Fair payment in public sector gets off to a flying start

Leading bodies in the construction industry have endorsed the Office of Government Commerce’s Fair Payment Charter, which commits public-sector clients and their principal contractors and supply-chain members to formally adopt fair-payment principles in future construction projects. The charter was signed at OGC’s offices at a function attended by representatives from the Construction Industry Council, Construction Clients Group, Construction Confederation, National Specialist Contractors Council, Local Government Task Force, Construction Products Association, Specialist Engineering Contractors Group and the National Specialist Contractors Council. Stephen Timms, Minister for Competitiveness, said, ‘Over a third of the output of the construction industry is for the public sector. This means that on many issues, Government and the public sector can make a difference through its procurement function. I am delighted that the industry and Government have been able to come together to agree what principles of fair payment should apply on Government construction projects.’ The charter is part of the Government’s fair-payment initiative, which has achieved cross-industry agreement on the principles of fair-payment best practice in public-sector construction projects throughout the construction supply chain. It is estimated that widespread adoption of these principles could save the public sector up to £750 million a year by significantly reducing financing and risk elements from project costs. OGC, working with industry bodies, will monitor the progress of implementing fair-payment practice and the adoption of the charter for two years from January 2008.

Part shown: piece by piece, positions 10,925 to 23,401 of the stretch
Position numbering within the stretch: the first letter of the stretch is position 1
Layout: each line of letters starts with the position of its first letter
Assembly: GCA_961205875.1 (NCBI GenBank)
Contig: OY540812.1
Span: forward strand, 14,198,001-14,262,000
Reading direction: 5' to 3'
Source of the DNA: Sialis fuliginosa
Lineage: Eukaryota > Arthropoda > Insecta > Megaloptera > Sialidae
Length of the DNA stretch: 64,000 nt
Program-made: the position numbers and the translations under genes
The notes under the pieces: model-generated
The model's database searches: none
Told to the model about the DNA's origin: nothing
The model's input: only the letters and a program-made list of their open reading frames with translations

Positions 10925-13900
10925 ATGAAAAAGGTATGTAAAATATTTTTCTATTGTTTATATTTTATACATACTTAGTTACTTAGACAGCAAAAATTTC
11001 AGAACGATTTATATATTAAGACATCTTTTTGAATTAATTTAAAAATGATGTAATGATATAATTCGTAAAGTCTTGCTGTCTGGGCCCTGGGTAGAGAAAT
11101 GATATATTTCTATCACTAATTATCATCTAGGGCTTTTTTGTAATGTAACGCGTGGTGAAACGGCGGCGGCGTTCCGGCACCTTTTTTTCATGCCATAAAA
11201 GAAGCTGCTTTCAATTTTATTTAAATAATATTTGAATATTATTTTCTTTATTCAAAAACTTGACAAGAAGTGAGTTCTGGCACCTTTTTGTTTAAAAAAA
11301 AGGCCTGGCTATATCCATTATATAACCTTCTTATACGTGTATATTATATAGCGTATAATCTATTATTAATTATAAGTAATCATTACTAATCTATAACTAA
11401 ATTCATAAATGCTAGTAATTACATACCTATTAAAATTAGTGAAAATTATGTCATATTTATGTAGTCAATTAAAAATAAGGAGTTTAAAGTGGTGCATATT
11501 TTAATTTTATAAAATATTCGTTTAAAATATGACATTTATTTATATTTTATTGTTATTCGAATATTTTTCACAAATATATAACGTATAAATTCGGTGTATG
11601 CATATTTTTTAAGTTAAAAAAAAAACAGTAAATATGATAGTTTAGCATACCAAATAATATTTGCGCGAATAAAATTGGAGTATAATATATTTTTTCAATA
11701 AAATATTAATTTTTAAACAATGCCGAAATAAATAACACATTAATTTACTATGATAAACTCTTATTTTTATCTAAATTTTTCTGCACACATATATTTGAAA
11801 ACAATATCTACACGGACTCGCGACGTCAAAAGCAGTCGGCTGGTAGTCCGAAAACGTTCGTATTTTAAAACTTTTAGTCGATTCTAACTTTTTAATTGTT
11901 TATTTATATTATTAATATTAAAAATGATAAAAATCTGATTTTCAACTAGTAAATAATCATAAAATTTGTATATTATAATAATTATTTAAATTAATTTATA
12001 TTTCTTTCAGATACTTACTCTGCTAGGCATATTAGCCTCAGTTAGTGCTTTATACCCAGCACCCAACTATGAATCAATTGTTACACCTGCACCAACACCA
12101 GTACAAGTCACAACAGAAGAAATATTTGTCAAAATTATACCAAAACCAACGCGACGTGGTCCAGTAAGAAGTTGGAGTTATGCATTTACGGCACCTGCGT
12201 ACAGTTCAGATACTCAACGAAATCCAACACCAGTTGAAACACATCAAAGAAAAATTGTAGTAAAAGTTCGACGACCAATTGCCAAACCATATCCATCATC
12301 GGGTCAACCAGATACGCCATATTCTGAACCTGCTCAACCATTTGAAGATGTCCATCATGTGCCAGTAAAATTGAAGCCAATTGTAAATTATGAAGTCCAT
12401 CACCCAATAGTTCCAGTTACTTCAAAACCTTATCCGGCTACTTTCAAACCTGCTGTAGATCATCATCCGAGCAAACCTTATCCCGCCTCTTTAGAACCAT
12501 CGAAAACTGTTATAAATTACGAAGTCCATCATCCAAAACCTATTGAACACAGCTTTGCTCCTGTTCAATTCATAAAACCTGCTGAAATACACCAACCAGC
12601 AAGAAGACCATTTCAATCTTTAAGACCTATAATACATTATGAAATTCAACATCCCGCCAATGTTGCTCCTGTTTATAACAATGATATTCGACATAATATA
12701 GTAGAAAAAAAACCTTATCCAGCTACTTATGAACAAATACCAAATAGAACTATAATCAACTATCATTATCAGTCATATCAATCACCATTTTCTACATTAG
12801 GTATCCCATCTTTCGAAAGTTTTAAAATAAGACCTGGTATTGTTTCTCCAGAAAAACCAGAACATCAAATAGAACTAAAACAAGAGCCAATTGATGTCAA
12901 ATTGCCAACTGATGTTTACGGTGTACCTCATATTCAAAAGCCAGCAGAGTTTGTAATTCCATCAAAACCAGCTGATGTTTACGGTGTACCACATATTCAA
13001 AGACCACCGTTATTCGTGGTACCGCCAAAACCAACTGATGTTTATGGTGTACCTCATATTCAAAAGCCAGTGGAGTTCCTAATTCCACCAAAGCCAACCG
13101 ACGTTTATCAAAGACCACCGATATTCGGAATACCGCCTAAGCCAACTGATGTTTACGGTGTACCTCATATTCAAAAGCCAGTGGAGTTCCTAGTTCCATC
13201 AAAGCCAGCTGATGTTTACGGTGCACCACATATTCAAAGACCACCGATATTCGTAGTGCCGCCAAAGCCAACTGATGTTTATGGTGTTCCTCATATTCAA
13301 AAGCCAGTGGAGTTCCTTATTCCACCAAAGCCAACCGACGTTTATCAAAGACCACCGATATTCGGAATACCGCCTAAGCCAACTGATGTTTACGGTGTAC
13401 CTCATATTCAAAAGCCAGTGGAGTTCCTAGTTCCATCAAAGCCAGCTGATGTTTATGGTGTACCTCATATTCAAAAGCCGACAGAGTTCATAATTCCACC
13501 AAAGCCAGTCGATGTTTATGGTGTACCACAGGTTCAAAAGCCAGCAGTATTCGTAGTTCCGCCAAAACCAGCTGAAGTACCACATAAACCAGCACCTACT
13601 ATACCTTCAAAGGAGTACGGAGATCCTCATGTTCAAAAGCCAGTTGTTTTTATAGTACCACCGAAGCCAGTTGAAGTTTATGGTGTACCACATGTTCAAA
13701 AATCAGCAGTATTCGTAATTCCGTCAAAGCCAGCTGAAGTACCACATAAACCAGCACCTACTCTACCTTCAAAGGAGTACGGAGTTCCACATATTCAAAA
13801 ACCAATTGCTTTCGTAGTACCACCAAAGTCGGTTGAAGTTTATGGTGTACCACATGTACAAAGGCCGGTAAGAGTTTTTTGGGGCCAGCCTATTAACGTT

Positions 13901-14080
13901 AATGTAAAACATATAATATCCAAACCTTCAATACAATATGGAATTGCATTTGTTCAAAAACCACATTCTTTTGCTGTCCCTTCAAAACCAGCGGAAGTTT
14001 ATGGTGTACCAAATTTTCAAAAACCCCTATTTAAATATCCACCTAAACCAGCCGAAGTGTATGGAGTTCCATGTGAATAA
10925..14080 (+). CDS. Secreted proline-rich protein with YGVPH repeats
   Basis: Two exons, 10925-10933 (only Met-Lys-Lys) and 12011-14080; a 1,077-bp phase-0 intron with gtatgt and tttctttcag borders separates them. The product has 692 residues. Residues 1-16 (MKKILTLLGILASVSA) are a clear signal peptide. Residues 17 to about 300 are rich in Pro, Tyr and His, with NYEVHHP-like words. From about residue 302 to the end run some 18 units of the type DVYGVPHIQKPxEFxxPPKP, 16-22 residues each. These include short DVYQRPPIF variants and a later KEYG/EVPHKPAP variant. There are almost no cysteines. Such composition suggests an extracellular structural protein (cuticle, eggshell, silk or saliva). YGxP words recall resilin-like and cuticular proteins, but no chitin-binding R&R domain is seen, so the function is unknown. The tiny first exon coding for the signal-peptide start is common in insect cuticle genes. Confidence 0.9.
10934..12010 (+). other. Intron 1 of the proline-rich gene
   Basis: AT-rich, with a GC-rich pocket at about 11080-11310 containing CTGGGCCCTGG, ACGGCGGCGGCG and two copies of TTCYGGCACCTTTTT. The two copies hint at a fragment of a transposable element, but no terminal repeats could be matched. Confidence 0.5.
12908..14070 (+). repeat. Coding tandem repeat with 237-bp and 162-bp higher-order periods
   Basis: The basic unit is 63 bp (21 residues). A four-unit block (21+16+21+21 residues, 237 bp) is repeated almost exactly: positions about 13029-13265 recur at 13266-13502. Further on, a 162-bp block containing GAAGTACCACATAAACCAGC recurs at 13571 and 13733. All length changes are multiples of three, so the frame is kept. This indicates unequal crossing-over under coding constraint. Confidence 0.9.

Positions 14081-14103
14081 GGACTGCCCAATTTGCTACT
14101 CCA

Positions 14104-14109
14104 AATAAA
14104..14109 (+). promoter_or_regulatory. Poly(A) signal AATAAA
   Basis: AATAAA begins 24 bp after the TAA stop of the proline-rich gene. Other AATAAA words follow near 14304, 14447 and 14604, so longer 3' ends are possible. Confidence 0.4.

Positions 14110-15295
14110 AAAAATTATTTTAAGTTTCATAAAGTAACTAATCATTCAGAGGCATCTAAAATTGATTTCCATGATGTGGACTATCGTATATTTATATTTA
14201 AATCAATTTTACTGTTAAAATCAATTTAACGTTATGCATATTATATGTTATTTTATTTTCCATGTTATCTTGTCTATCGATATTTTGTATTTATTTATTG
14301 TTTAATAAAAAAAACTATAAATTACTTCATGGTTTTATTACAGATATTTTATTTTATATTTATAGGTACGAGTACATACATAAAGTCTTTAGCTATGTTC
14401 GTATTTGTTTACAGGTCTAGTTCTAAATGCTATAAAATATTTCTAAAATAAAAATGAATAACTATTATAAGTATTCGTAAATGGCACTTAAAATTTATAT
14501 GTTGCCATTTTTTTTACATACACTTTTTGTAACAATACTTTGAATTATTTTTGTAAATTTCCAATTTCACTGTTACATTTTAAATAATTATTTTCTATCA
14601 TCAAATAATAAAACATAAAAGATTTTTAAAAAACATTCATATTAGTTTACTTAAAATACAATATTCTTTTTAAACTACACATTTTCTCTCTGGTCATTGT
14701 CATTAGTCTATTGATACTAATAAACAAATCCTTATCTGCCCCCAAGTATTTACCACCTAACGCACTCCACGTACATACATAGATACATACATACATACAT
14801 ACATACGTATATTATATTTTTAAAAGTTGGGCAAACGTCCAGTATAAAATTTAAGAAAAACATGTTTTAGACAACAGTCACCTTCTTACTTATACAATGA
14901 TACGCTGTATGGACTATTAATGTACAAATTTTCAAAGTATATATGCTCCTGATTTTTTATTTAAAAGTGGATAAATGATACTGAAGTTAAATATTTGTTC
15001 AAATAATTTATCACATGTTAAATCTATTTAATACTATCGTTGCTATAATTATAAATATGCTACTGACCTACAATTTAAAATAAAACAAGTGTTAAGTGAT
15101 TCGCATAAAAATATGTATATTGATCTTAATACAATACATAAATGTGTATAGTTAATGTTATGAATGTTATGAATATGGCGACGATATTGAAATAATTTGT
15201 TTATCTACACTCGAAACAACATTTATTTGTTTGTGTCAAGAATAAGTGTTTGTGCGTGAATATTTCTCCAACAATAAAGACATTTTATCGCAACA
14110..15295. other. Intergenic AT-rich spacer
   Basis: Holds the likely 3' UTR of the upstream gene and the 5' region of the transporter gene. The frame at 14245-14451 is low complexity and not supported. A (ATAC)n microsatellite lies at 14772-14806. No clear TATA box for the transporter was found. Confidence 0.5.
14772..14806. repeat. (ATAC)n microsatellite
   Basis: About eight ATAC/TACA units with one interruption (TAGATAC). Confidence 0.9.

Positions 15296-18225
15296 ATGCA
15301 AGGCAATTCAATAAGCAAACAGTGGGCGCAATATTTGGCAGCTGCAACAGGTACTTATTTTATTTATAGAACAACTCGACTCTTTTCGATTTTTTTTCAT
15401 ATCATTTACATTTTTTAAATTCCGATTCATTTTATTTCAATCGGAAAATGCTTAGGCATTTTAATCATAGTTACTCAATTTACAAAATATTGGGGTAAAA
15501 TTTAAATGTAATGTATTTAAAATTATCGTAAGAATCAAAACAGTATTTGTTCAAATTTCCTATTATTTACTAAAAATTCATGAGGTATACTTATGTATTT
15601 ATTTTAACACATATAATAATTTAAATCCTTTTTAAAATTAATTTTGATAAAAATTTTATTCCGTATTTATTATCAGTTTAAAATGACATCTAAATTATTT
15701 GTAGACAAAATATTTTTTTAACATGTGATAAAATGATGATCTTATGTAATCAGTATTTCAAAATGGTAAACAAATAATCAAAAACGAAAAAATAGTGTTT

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Grenfell is the building industry's Piper Alpha says CIBSE

The recent passage of the Building Safety Act is a welcome recognition of the fact that making safe buildings is a highly skilled operation says the Chartered Institution of Building Services Engineers, endorsing the need for more effective regulation and a profound change in culture.

Underlying project-starts uptick indicates gradual recovery, Glenigan data suggests

  • 13% rise in detailed planning approvals against the preceding three months
  • 18% decline in main contract awards against the previous year
  • 9% increase in underlying starts during the three months to May

Glenigan has released the June 2022 edition of its Construction Review.